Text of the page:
This post is a follow up to the debate on how the Latvian president should be elected.
The next presidential election in Latvia will be held in June 2019. According to the Constitution, the President is elected by Parliament in a secret ballot by a majority of no fewer than 51 of the 100 members of Parliament.
The mode of election and the scope of the power of the President has been debated both during the first period of independence and since then, with many expressing the willingness for the direct election of the President.
Since June 2011, 11,004 people have signed the public initiative Manabalss.lv (My Voice) for a change to introduce a directly elected president.
Meanwhile, the debate about electing the president through an open vote rather than secret ballot has been going on. Since my previous post in July, 26 people (11 509 October 18 versus 11 483 July 4) have signed the public initiative to elect the State president by an open vote of no fewer than a 51-vote majority of the members of Parliament. This number was enough to initiate changes in legislation leading towards an open vote.
At the same time, on September 20 MPs supported the idea of five MPs from the Greens and Farmers Union about direct presidential elections. 70 MPs voted “FOR”, 15 “AGAINST” and two abstained. So far, several initiatives have been submitted to Parliament for a directly elected President, but the amendments have never been examined in a parliamentary commission.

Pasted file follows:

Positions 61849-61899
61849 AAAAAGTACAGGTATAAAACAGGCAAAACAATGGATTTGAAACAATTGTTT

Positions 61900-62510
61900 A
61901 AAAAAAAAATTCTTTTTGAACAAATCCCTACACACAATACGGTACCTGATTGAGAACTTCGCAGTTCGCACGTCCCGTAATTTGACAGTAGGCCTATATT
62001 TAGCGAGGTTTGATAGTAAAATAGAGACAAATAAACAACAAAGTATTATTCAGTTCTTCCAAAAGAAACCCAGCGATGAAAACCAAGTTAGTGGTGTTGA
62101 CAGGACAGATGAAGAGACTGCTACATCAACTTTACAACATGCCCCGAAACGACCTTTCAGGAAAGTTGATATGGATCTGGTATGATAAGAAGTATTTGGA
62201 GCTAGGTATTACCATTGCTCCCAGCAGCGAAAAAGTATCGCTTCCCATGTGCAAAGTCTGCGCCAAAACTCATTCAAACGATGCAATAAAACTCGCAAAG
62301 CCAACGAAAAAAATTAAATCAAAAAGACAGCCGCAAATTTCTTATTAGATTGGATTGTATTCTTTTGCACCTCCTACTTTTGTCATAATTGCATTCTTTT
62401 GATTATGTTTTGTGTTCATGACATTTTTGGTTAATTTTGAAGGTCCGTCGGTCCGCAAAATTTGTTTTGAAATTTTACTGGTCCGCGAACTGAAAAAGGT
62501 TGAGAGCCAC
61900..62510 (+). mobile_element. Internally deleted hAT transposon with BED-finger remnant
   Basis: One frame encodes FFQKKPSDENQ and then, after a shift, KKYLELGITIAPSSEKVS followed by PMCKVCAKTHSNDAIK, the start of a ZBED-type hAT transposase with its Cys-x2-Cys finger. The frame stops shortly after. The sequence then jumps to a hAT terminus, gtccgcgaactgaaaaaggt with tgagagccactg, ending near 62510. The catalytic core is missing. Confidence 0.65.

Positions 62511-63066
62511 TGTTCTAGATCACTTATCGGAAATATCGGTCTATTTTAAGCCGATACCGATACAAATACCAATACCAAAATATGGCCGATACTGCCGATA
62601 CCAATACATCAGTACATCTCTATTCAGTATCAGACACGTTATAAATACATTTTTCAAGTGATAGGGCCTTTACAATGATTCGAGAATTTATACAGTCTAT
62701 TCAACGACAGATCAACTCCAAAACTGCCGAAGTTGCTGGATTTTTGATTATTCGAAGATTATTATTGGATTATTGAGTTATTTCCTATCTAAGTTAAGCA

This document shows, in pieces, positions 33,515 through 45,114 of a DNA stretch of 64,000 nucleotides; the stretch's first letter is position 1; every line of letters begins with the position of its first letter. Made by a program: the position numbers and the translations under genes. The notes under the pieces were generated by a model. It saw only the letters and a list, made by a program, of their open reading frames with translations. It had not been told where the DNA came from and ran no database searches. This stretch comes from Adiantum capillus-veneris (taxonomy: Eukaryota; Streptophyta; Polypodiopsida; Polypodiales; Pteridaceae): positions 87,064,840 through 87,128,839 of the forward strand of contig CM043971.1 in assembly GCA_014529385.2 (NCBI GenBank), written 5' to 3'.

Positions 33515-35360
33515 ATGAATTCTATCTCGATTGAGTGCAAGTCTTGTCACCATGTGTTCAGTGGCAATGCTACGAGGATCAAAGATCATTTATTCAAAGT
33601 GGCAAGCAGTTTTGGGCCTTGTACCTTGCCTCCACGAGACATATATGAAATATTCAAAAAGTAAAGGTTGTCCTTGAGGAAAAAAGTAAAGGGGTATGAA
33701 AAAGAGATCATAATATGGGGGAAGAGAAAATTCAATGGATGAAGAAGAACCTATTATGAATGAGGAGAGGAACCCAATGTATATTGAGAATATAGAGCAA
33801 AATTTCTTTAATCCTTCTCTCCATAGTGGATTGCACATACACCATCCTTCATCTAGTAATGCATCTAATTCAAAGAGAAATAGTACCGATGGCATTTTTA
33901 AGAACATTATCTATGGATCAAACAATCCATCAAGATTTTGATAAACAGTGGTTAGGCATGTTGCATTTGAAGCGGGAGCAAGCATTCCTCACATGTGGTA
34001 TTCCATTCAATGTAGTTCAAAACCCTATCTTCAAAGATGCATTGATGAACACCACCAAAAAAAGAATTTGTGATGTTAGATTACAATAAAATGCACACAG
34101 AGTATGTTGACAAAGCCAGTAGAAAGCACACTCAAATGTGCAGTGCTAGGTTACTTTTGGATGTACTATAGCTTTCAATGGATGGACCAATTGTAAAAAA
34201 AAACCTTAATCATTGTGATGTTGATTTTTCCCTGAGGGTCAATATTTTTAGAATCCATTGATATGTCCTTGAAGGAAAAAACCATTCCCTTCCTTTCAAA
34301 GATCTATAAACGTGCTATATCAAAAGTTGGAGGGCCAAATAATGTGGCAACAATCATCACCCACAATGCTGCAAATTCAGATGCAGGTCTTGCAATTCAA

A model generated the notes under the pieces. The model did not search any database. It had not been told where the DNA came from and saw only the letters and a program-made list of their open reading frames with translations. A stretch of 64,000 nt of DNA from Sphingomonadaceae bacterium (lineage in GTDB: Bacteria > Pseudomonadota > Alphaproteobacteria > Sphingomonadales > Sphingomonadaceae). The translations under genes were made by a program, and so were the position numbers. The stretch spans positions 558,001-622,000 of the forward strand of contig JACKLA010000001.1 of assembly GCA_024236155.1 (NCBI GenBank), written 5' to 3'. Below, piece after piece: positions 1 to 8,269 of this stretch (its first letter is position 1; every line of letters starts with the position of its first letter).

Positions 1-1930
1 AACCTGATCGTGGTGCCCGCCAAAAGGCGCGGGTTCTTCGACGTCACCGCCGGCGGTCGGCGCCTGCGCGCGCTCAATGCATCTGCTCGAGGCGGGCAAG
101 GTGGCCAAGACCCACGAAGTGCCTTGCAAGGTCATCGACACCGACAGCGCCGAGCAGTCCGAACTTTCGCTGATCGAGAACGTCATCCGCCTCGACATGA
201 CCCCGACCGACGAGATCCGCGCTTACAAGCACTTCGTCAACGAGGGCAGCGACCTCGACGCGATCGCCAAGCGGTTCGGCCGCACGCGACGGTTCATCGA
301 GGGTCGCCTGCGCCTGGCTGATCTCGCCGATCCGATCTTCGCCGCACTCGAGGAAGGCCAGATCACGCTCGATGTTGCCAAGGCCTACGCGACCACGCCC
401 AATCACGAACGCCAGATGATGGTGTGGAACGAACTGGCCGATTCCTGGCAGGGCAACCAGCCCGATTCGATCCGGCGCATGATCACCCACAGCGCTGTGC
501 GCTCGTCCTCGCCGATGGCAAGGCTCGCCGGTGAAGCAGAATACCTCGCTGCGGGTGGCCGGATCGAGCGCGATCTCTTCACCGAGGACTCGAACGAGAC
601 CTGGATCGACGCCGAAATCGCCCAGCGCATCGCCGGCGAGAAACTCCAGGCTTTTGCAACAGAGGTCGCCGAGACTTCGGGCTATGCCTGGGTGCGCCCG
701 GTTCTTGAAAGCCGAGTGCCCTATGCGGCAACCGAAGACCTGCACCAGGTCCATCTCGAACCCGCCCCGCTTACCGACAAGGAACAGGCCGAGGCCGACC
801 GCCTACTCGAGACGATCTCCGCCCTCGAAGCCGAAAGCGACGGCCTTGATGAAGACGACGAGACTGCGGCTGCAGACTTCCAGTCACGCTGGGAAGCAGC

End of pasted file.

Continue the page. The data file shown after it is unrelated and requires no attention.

On September 26, the Legal Commission of Parliament supported the amendment for the third reading on the open vote. The amendments were supported by parliament in the third (final) reading on October 4.
Constitutional changes require a two-thirds majority of the 100 deputies. 91 MPs were registered for the vote, with 85 MPs voting “FOR”, 3 voting “AGAINST”, and no one abstaining.
To make the process of openly electing the President in Latvia, it is also necessary to amend the Law on the Election of the State president and the Parliament Order Roll. Amendments to the Presidential Election Law are included in today’s (October 18, 2018) agenda of the Parliament sitting.
State president Raimonds Vējonis did not use his suspensive veto power after the adoption of the amendments to the Constitution and promulgated the law on October 16, 2018.
The changes to the Constitution will take effect on January 1, 2019.